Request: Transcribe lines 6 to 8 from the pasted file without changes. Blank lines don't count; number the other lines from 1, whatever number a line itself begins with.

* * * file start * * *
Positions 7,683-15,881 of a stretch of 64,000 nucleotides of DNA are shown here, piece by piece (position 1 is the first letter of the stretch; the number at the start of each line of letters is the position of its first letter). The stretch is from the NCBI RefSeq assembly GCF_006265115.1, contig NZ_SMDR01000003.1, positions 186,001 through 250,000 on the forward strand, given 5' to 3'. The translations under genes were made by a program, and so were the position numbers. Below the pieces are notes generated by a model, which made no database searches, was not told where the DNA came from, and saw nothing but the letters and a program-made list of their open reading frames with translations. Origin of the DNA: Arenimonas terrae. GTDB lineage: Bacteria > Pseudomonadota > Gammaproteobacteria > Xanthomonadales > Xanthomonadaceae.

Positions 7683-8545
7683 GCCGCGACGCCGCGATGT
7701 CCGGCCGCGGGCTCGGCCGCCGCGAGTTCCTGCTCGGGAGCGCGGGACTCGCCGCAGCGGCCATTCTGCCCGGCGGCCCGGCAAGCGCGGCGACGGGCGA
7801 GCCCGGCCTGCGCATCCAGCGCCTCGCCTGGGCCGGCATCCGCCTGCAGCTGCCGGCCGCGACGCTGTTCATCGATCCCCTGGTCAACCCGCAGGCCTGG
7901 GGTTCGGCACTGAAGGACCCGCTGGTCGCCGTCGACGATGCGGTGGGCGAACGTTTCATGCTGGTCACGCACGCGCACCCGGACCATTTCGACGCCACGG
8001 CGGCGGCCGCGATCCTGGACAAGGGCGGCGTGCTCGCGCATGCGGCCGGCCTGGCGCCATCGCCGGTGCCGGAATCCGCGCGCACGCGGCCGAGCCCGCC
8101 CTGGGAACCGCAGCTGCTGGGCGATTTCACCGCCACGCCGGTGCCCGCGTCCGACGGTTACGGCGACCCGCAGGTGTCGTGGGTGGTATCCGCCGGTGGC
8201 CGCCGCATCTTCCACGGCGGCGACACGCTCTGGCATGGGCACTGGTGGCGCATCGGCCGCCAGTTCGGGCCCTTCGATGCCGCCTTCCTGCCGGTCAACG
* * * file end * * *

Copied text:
7901 GGTTCGGCACTGAAGGACCCGCTGGTCGCCGTCGACGATGCGGTGGGCGAACGTTTCATGCTGGTCACGCACGCGCACCCGGACCATTTCGACGCCACGG
8001 CGGCGGCCGCGATCCTGGACAAGGGCGGCGTGCTCGCGCATGCGGCCGGCCTGGCGCCATCGCCGGTGCCGGAATCCGCGCGCACGCGGCCGAGCCCGCC
8101 CTGGGAACCGCAGCTGCTGGGCGATTTCACCGCCACGCCGGTGCCCGCGTCCGACGGTTACGGCGACCCGCAGGTGTCGTGGGTGGTATCCGCCGGTGGC